Port St Johns also falls under the O.R Tambo District Municipality which is home to former African National Congress president, Mr Oliver Reginald Tambo whose contribution to the country’s liberation struggle is being celebrated in 2017.
The World Maritime Day event held in the town on Thursday (28 September) was the second of its kind with an international maritime theme to be held in the region, the first having been the international Seafarers’ Day held in Mbizana in June.
Also preceding the event were a number of marine skills and related project targeting close on 300 youths from the region since June this year.
The South African Maritime Safety Authority (SAMSA) driven initiatives included a Maritime Youth Development Programme (MYDP) for youths keen on working on cruise vessels; a Corporate Social Investment Youth Skills project for youths keen on sea diving, life-guarding and related), a Coastal and Marine Tourism initiative aimed at facilitating infrastructure development and enhancement, job creation and entrepreneurship.
At Thursday’s event, Mr Masangwanyi said these maritime sector related initiatives were a clear indication of Government’s expressed commitment to driving new investment into areas that are both underdeveloped and with great potential to contribute to the country’s economy through business investment and job creation.
According to Mr Masangwanyi, there is no longer a reason why populations of people living in the country’s coastal provinces (Northern Cape, Western Cape, Eastern Cape and KwaZulu-Natal) should not be in the lead in the development of the country’s maritime economic sector.
Infrastructure development, education and skills development would be the key drivers for investment; he said.
“Government has identified the maritime sector as an important sector of the country’s economy
“Various ports across the country are receiving billions of rand in investment to enhance their capacity – facts of which will be fully revealed when President Jacob Zuma reports to the nation about the progress of Operation Phakisa (Oceans Economy) in Durban next month.
“We are not going to leave behind Port St Johns. Among highlights of projects in the area is the expansion of the N2 and which will formally link the town of Port St Johns to increased road traffic between the major cities of East London and Durban. As much as R8-billion is being invested in the Wild Coast road construction project.
“The cabinet has approved the comprehensive maritime transport policy, it provides further opportunity for investment in the country’s maritime transport sector.
“This welcome development indicates that as a country, we cannot remain consumers of maritime services of other countries while we have such coastal heritage.
“Gone are the days when our people are consumers. Now is the time that our people should also contribute to productions of services. Gone are the days when our oceans are dominated by big shipping companies from Europe, America and Asia. Now is the time that vessels should be owned and operated by South Africans and in the main, Africans.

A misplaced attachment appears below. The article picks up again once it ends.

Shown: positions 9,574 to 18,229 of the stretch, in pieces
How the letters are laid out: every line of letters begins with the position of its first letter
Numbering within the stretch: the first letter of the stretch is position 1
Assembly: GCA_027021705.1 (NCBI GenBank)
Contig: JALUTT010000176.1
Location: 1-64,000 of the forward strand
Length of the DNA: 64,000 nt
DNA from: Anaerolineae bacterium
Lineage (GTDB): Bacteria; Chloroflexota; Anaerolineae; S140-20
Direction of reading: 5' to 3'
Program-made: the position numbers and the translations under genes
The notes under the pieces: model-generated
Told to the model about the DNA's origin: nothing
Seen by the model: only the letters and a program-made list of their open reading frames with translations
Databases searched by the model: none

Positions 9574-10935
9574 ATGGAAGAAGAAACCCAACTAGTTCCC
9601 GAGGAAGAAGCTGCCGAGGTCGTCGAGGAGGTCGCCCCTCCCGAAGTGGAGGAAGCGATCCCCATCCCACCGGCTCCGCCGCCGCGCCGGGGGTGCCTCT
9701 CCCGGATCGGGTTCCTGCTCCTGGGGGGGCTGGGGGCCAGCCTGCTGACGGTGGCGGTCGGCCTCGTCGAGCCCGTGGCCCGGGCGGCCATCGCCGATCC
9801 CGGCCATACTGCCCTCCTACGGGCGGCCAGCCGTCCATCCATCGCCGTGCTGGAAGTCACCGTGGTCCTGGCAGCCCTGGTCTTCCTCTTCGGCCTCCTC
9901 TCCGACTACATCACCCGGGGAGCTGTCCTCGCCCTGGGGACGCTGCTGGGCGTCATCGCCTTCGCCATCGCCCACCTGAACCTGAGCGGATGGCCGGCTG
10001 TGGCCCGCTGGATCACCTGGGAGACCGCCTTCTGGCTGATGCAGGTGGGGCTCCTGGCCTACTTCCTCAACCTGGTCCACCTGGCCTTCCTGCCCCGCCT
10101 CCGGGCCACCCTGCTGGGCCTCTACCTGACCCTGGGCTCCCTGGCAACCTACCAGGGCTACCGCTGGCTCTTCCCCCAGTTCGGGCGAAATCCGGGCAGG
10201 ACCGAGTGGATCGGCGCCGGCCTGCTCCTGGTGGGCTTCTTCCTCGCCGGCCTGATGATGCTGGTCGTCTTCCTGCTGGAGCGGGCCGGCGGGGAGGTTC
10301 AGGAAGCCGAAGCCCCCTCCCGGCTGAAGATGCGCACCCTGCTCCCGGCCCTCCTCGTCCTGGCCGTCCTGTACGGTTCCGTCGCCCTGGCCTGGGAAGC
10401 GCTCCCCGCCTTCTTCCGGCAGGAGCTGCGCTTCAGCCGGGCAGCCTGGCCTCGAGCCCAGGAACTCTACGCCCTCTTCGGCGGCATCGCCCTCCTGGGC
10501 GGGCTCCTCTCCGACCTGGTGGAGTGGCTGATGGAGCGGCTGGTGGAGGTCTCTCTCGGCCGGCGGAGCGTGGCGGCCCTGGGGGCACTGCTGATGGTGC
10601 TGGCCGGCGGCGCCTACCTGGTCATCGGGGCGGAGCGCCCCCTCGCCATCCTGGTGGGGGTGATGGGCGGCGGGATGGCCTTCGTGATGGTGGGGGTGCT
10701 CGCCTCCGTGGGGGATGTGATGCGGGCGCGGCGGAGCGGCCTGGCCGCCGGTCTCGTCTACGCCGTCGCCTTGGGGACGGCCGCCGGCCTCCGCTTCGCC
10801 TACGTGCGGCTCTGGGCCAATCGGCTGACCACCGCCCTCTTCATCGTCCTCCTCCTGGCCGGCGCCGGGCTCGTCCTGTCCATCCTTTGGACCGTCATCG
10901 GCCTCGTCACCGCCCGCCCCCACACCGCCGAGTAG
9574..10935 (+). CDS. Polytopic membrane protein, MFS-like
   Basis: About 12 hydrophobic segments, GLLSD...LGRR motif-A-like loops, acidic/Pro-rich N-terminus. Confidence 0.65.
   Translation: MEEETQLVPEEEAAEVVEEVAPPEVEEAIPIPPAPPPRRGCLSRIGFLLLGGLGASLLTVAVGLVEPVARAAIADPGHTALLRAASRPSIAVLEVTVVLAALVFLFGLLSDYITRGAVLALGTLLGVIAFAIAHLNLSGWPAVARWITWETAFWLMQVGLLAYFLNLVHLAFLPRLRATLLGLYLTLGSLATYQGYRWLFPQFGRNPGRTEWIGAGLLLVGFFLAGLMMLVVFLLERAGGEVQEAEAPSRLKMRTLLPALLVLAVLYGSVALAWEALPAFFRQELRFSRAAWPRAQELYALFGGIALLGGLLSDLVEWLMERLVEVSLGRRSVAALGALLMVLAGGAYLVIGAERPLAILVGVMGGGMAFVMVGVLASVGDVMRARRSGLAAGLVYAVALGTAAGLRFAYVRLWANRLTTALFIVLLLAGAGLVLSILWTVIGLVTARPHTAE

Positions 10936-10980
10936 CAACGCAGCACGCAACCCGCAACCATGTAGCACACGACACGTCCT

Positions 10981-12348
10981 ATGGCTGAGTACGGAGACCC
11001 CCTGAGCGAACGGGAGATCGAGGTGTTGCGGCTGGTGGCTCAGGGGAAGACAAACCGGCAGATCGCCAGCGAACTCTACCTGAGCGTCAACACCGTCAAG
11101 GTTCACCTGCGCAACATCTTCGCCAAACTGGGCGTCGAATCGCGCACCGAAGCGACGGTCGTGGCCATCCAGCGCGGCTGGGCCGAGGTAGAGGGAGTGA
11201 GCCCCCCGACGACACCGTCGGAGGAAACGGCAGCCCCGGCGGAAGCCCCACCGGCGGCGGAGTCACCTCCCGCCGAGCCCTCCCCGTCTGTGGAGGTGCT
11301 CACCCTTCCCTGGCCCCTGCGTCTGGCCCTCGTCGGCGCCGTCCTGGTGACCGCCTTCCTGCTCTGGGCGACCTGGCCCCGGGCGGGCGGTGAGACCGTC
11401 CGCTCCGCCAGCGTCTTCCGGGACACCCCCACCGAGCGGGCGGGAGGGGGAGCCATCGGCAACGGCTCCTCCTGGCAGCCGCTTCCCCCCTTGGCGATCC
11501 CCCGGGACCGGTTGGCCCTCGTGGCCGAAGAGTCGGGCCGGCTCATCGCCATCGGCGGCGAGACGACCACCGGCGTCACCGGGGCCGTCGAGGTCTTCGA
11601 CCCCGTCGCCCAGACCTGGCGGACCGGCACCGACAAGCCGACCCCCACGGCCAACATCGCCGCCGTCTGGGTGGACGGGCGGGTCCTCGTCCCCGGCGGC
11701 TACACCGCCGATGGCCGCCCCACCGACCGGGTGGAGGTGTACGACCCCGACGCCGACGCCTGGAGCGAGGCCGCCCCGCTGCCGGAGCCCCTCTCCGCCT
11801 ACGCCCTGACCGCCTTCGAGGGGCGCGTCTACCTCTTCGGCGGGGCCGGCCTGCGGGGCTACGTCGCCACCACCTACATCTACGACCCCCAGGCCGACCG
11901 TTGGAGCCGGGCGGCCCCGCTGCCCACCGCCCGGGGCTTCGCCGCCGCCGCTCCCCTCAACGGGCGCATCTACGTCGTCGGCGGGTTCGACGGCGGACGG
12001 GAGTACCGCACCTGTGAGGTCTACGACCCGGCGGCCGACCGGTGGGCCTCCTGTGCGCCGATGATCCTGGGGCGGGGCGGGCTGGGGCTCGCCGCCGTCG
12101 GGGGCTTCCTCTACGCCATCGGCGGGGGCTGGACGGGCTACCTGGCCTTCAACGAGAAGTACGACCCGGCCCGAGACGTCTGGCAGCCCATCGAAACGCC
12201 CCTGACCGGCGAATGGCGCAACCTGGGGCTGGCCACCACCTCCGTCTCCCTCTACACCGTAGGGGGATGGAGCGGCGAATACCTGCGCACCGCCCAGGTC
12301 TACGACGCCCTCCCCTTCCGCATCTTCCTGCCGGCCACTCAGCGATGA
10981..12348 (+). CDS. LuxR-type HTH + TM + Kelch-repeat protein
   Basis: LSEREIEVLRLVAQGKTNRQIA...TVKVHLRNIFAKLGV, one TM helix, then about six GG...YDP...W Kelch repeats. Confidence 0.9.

“Through the maritime transport and manufacturing projects we will create between 40-56 000 job opportunities, whereby our people will be involved in maritime construction, telecommunication technologies and equipment manufacturing. These will contribute between R21-25-billion to the economy of South Africa. In order achieve these goals within the set timeframes, it cannot be business as usual,” he said.
To listen to his full speech (about 20 minutes) Click on the video below.
World Maritime University (WMU) leader and academic, Dr Cleopatra Doumbia-Henry visited South Africa for a week last week and apparently left very impressed with the progress being achieved in relations between her Malmo, Sweden-based educational institution and South Africa.
Dr Doumbia-Henry whose meetings in the country – from Sunday to Wednesday last week – began with senior government officials, among them Minister of Higher Education and Training, Dr Blade Nzimande, Transport Minister Ms Dipuo Peters and her deputy, Ms Sindisiwe Chikunga and later leaders of the Nelson Mandela Metropolitan University (NMMU), the South African International Maritime Institute (SAIMI), the South African Maritime Safety Authority (SAMSA) and the Transport Education and Training Authority (Teta); said she was particularly impressed by the contribution now being made by dozens of local officials and maritime sector experts who achieved their post graduate education in maritime at the WMU over the last few years.
On Tuesday, she’d spent the better part of the day with at least about a dozen of the WMU alumni at SAMSA’s head office in Pretoria, and during which meeting the group – all of whom work for SAMSA – shared their work experiences and insights back in the country since their graduation in Malmo over the last few years. The meeting was also attended by a group of SAMSA senior management representatives as well as the DoT director, Ts’episo Taoana-Mashiloane